Westmont engages in several discussions concerning racial issues

Maddy Simonsen, Staff Writer

This past week, Westmont College Student Association (WCSA) and an interdisciplinary faculty panel discussed racial matters on campus. In the WCSA panel, which took place on the evening of Oct. 14, Westmont students, faculty and administrators talked about Westmont’s racial climate. The faculty panel the following evening involved leaders of the recently revitalized ethnic studies minor who together considered race and racism in the broader context of our world. Both of these conversations stressed that Christians should care about social justice because of the Biblical mandate to love God and others.

WCSA Panel: Conversations that Matter

Every individual featured in the WCSA panel agreed that Christians should care about racism. Dr. Stu Cleek, Dean of Students, declared that individual and systemic racism is sinful and that Christians should stand against racism on both levels. 

The panel then discussed the problematic white Jesus window that previously hung in Westmont’s Voskuyl Chapel. Dr. Lisa DeBoer, professor of art history, illustrated  how images of white Jesus are dangerous because white images of Jesus have historically created an alliance between worldly concerns and Christian ways of thinking.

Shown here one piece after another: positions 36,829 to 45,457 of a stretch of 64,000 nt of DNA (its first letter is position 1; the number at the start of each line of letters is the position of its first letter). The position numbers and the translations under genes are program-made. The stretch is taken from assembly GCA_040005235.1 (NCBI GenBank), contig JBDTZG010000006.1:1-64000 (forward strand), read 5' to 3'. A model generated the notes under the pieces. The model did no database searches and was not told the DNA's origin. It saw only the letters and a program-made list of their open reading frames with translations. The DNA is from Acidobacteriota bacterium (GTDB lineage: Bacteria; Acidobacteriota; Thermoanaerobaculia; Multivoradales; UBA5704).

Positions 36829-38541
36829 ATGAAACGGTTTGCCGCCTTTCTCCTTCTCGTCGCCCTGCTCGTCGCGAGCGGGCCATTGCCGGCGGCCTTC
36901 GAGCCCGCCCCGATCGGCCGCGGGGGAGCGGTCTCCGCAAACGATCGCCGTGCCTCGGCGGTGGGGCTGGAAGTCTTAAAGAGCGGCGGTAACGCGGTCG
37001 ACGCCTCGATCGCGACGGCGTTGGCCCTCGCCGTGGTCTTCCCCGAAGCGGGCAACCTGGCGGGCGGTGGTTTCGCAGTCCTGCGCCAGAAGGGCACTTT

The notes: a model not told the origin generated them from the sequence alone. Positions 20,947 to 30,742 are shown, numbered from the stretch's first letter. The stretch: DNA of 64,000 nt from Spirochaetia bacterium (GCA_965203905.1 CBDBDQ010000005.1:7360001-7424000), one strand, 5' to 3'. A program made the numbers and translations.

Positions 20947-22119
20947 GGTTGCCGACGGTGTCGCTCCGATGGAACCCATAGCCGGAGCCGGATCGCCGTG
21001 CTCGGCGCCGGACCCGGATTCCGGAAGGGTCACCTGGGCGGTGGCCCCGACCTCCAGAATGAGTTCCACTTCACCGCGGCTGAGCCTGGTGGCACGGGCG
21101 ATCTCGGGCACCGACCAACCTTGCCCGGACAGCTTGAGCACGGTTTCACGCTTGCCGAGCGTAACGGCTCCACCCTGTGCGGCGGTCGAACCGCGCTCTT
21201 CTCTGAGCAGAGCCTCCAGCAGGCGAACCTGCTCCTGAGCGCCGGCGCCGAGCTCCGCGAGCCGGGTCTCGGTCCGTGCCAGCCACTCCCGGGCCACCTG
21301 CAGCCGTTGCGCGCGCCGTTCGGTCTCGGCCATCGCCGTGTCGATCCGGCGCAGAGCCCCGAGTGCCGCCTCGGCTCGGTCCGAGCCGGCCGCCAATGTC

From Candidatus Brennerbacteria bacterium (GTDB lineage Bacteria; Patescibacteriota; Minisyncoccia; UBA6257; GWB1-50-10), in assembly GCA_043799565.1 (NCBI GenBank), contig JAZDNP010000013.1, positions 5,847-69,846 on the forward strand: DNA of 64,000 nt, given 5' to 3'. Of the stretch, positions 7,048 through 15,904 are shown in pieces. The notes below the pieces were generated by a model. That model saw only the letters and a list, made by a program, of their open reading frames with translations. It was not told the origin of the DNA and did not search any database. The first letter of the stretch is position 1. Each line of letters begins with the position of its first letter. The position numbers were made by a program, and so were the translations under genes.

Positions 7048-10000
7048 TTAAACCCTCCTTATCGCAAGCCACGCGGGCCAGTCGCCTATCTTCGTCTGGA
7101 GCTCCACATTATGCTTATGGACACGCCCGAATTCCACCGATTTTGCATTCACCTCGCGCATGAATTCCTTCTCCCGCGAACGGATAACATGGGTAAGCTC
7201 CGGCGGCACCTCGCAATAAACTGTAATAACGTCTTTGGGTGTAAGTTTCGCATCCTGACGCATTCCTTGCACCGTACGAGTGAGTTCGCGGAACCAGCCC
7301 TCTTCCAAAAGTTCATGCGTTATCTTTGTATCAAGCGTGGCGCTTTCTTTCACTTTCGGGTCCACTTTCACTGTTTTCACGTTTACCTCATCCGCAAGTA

White Christians have used these white images to argue that Jesus is on the side of white individuals, effectively supporting white supremacy and isolating marginalized groups. DeBoer emphasized that images give individuals something to emulate. Therefore, it becomes harmful when a white image of Jesus affects an individual’s faith in such a way that they only associate Jesus with whiteness or cannot relate to Jesus because of his skin color.

At times, Westmont has embraced diversity without justice and…diversity alone is not an achievement.”

After talking about the white Jesus movement, the panel examined the protest preceding spring break, when students, faculty and administration members stood outside the gym during chapel to protest against racial inequity present on Westmont’s campus. 

Tori Davis, a leader of the Black Student Union, asserted that the protest was a result of many issues over a long period of time. Addressing individuals who believe that Black people are overly sensitive, Davis explained that Black individuals are good at surviving in their environments and that their protest shows the depth of the pain they are experiencing. 

Dr. Mark Sargent, Westmont’s provost, observed that the protest was challenging and sobering, revealing that action was necessary. While Dr. Sargent outlined how the executive team had worked on an apology to students the day before the protest, the protest demonstrated that a gap was still present between the administration and students of color, and that further action was required. Dr. Sargent maintained that the protest spurred the decision to implement initiatives even more quickly than had been planned.